I'm not in a position to say if that's true or not. It happened, 950 years ago, and we live with the results today. I'm quite sure that every event in history has both good and bad results. When looking at history, though, I like to look for the changes.
In this post I wrote about how English is currently changing. In this article the author, while bemoaning the Norman victory, discusses how the language changed after 1066:
Englishness became, almost by definition, a badge of subjugation. Human nature being what it is, people soon began to adopt the names and manners of their overlords. On one English farm in 1114, records Peter Ackroyd, the workers were listed as being called Soen, Rainald, Ailwin, Lemar, Godwin, Ordric, Alric, Saroi, Ulviet and Ulfac. By the end of the century all those names had disappeared.Ch-ch-ch-changes.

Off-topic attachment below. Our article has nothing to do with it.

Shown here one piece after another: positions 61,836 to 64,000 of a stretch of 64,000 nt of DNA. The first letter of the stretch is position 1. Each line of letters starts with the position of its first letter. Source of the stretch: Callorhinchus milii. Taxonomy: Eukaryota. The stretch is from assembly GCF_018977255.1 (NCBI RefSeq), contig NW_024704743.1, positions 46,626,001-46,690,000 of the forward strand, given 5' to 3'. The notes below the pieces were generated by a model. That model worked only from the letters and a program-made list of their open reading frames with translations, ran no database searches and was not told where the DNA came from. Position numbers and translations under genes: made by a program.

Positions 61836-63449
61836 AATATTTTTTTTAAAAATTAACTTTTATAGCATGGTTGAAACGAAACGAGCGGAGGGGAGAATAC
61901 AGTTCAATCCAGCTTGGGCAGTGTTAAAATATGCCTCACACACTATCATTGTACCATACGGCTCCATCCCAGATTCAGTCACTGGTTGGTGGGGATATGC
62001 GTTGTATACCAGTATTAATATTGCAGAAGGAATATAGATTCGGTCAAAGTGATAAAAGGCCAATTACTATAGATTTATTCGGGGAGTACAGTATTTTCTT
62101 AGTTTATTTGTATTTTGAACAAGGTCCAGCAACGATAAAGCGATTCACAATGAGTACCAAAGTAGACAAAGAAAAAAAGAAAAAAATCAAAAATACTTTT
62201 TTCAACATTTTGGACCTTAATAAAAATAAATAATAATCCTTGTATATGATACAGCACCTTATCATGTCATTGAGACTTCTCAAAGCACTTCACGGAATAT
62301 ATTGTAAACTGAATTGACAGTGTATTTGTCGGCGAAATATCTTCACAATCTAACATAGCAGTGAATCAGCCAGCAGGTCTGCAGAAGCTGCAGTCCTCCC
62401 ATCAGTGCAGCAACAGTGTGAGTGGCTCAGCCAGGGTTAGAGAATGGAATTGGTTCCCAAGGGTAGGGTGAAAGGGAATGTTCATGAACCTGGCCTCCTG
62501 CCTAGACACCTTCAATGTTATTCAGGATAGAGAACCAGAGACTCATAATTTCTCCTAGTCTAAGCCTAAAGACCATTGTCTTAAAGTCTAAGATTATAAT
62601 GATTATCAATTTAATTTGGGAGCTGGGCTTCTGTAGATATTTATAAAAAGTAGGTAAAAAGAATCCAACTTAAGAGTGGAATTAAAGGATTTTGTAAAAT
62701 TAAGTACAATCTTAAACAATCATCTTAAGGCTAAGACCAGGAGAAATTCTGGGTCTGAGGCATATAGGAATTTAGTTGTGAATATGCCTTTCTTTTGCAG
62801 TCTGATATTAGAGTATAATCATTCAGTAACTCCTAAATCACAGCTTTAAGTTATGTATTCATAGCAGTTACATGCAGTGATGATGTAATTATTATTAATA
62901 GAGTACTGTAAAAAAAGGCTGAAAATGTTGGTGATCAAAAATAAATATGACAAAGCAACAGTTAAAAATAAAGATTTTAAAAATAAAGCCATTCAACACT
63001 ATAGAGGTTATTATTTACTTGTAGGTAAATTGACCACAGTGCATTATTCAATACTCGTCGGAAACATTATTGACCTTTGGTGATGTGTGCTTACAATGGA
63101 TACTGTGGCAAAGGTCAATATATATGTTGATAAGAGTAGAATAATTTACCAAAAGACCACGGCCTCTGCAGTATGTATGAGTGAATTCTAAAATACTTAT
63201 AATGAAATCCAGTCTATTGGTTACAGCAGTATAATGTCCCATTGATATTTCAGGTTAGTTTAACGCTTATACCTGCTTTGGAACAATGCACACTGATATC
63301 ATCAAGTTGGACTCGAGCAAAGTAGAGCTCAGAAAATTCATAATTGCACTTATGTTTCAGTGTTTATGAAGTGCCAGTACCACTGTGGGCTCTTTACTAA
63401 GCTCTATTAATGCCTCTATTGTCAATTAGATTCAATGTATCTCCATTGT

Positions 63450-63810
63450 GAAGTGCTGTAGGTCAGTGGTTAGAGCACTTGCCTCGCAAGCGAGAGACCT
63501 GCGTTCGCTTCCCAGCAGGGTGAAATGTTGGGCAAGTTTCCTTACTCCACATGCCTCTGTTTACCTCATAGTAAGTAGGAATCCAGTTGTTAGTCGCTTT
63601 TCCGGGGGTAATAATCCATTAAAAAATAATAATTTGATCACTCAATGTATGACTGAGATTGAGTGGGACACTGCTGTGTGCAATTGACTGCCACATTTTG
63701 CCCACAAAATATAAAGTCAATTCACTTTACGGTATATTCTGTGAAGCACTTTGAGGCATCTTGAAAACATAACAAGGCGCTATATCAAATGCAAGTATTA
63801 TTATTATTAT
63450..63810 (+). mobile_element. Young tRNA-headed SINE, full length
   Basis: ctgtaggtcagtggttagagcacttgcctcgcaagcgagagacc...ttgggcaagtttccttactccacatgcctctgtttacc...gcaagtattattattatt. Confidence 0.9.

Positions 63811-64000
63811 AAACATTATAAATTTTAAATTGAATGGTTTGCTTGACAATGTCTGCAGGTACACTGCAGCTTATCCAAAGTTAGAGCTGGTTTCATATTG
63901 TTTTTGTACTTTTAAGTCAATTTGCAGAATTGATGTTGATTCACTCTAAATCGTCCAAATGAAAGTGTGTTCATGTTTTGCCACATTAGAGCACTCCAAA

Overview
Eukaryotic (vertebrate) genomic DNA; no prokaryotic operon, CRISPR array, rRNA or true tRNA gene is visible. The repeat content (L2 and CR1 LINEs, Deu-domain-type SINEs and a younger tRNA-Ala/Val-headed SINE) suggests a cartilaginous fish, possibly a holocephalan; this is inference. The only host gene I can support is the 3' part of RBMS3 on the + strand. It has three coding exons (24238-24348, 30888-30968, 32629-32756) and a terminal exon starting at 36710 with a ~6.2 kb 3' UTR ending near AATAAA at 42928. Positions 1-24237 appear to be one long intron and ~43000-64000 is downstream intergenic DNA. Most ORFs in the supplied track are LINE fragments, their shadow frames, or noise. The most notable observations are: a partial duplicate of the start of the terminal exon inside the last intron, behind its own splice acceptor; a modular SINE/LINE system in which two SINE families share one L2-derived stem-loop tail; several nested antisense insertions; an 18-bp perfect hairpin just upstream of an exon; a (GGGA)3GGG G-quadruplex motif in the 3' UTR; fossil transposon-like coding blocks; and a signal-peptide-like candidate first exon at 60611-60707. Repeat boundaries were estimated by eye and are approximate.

The status of the defeated English is often illustrated with reference to the vocabulary of meat. The Anglophone farmer in the field used plain Saxon words for his livestock: cow, pig, sheep. But by the time these animals found their way onto his Norman master’s plate, they had acquired French-derived names: beef, pork, mutton.
More telling, though, is the political vocabulary introduced under the Normans. Out go witan, folkmoot and folkright. In come fealty and homage, fief and vassal, villein and serf.